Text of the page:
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Front Physiol. 2019 Nov 14;10:1401. doi: 10.3389/fphys.2019.01401. eCollection 2019.

Evaluating Individual Level Responses to Exercise for Health Outcomes in Overweight or Obese Adults.

Author information

1
Duke University Medical Center, Duke Molecular Physiology Institute, Durham, NC, United States.
2
Division of Cardiology, School of Medicine, Duke University, Durham, NC, United States.
3
Urbaniak Sports Sciences Institute, School of Medicine, Duke University, Durham, NC, United States.

Abstract

Background:

Understanding group responses to a given exercise exposure is becoming better developed; however, understanding of individual responses to specific exercise exposures is significantly underdeveloped and must advance before personalized exercise medicine can become a functional reality. Herein, utilizing data from the STRRIDE studies, we address some of the key issues surrounding our efforts to develop better understanding of individual exercise responsiveness.

Methods:

We assessed individual cardiometabolic and cardiorespiratory fitness responses in subjects successfully completing STRRIDE I (n = 227) and STRRIDE II (n = 155). Subjects were previously sedentary, overweight or obese men and women with mild-to-moderate dyslipidemia. Subjects were randomized to either an inactive control group or to an exercise training program. Training groups varied to test the differential effects of exercise amount, intensity, and mode on cardiometabolic health outcomes. Measures included fasting plasma glucose, insulin, and lipids; blood pressure, minimal waist circumference, visceral adipose tissue, and peak VO2. Absolute change scores were calculated for each subject as post-intervention minus pre-intervention values in order to evaluate the heterogeneity of health factor responsiveness to exercise training.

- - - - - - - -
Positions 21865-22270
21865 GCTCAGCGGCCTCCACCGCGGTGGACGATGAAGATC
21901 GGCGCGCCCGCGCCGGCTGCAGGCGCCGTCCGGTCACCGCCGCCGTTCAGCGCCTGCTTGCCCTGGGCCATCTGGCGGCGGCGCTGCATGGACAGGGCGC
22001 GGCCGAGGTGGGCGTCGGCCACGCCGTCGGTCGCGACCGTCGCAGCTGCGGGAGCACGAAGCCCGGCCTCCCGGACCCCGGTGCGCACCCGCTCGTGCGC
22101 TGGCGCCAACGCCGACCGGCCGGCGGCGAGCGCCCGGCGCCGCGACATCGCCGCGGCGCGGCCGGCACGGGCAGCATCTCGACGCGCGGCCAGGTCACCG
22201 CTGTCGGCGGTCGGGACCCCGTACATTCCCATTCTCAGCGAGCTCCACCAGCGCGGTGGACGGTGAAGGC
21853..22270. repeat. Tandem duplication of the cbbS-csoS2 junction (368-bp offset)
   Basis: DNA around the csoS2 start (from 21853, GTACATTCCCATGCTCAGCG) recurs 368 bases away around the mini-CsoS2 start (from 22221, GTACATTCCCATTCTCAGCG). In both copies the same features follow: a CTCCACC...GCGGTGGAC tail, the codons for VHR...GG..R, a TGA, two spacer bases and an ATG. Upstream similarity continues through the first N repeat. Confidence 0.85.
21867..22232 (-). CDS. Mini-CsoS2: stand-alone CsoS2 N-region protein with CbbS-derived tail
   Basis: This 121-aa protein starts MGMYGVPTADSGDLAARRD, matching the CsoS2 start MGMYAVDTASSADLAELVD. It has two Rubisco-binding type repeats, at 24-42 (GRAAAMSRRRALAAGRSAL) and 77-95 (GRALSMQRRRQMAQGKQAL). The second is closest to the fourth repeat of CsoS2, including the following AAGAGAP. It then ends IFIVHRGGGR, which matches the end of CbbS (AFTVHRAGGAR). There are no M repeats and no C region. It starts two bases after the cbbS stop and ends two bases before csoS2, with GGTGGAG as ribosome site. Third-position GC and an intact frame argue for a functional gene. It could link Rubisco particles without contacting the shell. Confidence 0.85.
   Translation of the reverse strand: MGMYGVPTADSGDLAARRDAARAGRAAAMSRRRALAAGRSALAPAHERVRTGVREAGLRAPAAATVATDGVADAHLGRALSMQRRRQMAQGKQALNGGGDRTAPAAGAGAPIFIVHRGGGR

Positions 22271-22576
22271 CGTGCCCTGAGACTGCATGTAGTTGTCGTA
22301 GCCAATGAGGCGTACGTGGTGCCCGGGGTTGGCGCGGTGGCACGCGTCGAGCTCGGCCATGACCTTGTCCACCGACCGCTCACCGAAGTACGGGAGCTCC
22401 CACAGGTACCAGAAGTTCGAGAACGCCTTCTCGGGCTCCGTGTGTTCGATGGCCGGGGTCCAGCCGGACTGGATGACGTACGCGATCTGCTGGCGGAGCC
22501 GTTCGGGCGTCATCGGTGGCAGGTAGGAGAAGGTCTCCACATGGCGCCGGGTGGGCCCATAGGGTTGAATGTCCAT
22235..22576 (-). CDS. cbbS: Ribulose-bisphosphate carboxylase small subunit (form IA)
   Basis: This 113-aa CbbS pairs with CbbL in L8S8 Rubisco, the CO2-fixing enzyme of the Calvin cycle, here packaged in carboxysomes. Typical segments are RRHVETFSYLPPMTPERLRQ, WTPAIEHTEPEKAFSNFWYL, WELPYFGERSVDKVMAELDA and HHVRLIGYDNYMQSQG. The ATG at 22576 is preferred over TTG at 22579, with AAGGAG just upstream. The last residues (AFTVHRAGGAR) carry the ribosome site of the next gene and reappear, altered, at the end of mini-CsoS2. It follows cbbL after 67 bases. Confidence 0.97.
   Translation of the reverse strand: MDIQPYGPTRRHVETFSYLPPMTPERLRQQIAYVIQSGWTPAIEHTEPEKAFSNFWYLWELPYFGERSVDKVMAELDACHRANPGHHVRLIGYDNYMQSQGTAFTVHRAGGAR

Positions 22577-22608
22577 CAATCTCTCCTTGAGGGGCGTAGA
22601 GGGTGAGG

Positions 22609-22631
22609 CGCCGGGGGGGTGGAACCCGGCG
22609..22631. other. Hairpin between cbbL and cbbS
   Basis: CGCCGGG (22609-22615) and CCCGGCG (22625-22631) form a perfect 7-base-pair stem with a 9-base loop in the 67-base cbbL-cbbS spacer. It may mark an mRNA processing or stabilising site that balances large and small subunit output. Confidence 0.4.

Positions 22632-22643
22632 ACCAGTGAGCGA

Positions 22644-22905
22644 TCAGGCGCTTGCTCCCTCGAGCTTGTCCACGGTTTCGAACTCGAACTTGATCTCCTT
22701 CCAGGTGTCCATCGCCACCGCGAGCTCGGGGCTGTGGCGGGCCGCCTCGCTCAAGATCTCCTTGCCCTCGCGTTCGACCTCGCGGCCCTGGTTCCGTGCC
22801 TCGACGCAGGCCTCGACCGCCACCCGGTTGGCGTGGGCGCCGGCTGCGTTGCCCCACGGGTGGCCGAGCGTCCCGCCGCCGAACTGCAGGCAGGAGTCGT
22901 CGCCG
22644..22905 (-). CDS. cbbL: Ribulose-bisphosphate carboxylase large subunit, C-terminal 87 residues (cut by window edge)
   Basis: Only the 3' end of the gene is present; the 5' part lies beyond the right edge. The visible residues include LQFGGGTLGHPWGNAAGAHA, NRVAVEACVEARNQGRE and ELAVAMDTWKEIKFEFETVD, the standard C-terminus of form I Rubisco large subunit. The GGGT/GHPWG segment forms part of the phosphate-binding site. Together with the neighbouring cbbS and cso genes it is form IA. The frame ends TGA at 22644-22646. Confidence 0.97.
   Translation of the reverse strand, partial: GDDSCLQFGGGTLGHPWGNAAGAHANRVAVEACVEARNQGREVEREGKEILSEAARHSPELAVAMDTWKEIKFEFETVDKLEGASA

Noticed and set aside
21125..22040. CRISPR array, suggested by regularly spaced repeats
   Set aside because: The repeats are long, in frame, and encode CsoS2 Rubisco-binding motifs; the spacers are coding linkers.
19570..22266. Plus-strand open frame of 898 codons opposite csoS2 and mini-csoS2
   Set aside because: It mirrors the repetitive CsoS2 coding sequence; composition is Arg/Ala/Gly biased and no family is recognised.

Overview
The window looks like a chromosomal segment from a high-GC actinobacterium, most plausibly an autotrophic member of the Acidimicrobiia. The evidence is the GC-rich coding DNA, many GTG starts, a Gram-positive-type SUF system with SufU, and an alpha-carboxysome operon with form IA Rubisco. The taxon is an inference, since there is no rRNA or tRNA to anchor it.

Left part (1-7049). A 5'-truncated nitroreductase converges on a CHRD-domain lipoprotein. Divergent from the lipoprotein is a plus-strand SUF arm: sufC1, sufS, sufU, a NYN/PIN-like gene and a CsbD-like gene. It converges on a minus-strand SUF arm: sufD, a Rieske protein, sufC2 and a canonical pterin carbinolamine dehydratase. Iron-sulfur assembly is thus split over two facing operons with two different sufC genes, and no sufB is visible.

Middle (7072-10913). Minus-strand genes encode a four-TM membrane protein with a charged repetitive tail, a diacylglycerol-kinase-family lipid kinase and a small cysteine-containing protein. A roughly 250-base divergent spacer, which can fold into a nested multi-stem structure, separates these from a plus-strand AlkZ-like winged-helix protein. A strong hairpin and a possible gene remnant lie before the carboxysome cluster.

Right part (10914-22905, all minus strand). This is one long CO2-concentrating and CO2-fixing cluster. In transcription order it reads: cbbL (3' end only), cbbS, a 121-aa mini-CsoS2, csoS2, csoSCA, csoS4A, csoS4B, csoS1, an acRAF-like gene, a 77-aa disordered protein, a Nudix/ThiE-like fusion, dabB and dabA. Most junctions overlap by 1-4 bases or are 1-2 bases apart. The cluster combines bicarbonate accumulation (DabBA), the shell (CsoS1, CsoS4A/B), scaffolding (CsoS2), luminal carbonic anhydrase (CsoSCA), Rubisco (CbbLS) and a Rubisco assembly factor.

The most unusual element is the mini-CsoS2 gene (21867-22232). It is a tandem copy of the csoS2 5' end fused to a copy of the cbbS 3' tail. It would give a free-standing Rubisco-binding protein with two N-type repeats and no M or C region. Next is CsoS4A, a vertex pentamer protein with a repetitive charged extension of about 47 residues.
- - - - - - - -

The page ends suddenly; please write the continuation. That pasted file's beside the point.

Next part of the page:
Results:

For subjects completing one of the aerobic training programs, change in peak VO2 ranged from a loss of 37% to a gain of 77%. When ranked by magnitude of change, we observed discordant responses among changes in peak VO2 with changes in visceral adipose tissue, HDL-C, triglycerides, and fasting plasma insulin. There was also not a clear, direct relationship observed between magnitudes of individual response in the aforementioned variables with aerobic training adherence levels. This same pattern of highly variable and discordant responses was displayed even when considering subjects with adherence levels greater than 70%.

Conclusion:

Our findings illustrate the unclear relationship between magnitude of individual response for a given outcome with training adherence and specific exercise exposure. These discordant and heterogeneous responses highlight the difficult nature of developing understanding for how individuals will respond to any given exposure. Further investigation into the biological, physiological, and genetics factors affecting individual responsiveness is vital to making personalized exercise medicine a reality.

KEYWORDS:

cardiovascular health; exercise prescription; individual variation; lifestyle medicine; precision medicine; training response

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